YoFresh Yogurt

Liaison between franchise operators and local brokers, facilitating successful retail store openings resulting in 1.4 MM in gross rental income for four locations


Vice President – Aptcor Commercial Real Estate, Lansdale PA                                      Aug 2010 – Sept 2011

Solaris Grill & Tequila Joe’s

Negotiated several commercial short sale restaurant deals simultaneously which included sale of land and liquor licenses. Multiple lenders were involved and properties were in disrepair. Since partners’ personal assets were at stake these transactions were particularly difficult. The liquor license was sold to Bonefish Grill, one of the restaurants was purchased by an engineering firm and the other restaurant was purchased by a local land developer. Parties were ultimately financially satisfied


Retail Leasing Specialist – Zommick McMahon Commercial Real Estate Inc., Malvern PA         July 2009 – Sept 2010


Retail Leasing Specialist – Equity Retail Brokers, Conshohocken PA                                        March 2008- July 2009


Retail Leasing Specialist AgentLegend Properties, Conshohocken PA                                   May 2005 – Jan 2008


Retail Marketing Manager – Dranoff, Philadelphia PA                                                                 2003-2005

Commercial property manager with oversight of the construction process including tenant improvement allowance and development of the landlord work letter

Negotiated leases with the following entities totaling $7,980,000: Park N Clean Dry Cleaner, Subway, RC Bistro, New England Soup Factory, La Riviera Pizza, Joe’s Grocery, The Victors Pub, Trophy Bikes, Girasole, Du-jour, Ajia Japanese


Adjunct Professor – Construction Estimating and Blueprint Reading, CW Post Campus of Long Island University

  • One of the only professionals in the region approved to teach the RAM course from the National Association of Home Builders and the Multi-Family Council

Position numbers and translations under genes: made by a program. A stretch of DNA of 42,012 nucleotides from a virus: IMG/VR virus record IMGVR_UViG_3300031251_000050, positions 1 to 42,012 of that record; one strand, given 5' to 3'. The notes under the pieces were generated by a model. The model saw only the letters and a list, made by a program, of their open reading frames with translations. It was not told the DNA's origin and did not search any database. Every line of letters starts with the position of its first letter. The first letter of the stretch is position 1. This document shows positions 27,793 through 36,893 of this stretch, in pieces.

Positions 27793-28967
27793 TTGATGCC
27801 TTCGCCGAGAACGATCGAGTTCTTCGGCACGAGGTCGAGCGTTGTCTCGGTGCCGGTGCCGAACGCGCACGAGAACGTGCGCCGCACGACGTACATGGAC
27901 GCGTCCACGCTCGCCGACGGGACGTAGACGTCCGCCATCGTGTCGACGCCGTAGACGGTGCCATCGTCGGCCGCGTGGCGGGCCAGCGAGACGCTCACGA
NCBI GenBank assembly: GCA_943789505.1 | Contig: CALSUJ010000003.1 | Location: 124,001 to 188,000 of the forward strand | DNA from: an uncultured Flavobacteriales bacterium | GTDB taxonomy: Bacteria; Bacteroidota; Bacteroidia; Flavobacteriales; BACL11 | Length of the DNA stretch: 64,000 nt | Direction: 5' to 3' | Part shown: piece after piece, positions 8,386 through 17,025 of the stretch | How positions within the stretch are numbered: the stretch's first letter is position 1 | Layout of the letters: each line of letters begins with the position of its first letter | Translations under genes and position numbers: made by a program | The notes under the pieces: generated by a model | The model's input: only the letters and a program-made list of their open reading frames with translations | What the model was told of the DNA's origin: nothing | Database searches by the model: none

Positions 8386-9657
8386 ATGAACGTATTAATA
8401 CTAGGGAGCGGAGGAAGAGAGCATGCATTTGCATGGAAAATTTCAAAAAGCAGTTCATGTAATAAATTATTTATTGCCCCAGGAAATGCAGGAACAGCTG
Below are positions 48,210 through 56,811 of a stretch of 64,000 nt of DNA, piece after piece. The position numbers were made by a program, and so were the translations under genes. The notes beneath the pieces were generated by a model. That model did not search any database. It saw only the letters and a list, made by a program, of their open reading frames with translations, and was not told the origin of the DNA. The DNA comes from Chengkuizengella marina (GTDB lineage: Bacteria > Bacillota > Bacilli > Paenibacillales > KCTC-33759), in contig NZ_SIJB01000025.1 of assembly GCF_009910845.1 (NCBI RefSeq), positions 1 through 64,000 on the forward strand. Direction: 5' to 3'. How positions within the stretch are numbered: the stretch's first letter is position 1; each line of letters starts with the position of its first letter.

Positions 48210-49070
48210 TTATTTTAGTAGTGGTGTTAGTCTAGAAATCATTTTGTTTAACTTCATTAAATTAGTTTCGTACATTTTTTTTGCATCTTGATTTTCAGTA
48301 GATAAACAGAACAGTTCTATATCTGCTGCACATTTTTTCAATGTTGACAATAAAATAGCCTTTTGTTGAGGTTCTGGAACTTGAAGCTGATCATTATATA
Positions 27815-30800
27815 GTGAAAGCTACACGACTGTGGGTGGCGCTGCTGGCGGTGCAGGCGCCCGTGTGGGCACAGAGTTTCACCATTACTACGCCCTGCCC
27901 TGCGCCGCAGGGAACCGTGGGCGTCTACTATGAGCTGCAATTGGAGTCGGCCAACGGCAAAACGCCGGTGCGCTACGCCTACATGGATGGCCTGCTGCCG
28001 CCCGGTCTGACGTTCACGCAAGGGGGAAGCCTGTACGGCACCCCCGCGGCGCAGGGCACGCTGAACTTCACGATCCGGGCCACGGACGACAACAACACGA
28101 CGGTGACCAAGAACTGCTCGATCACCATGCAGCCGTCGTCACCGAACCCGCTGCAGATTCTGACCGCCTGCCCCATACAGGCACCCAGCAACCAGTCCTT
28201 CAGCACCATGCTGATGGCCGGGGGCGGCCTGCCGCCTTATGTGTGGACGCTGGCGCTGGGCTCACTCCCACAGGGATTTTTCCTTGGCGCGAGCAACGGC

EDUCATION & Professional Affiliations

Bachelor’s Degree, Peirce College                                                                                                        Graduated

Major: Business Management / Concentration in Management

Institute of Real Estate Management

Member: National Association of Home Builders

  • Tri-State Association of Commercial Realtors
  • Member of National Association of Realtors, Property Management Council

Former Board Member:






Case study: Collecting Commissions, “It’s Hard to Be a Saint in the City” Part 2

Posted in Aptcor, Articles, Commercial Real Estate, Franchise, Leases, Retail and Restaurant Leasing Specialist with tags , , , on September 22, 2011 by Josh Druck

In Part 1 of case study, Collecting Your Commissions, “It’s Hard to Be a Saint in the City” we discussed typical clauses pertaining to commission within the Letter Of Intent. The first was for a commission without a co-broker where you were either the tenant representative broker or the listing agent and the scenario was the same, with a commission line item within the LOI that the deal was based on.  The second scenario was a co-broker or co-operating broker situation where you were the tenant representative and requested 3% of the gross commission instead of splitting a 5% commission (2.5%/2.5%) as represented in the commission agreement or the Exclusive Listing Agreement, which is the case in Part 2.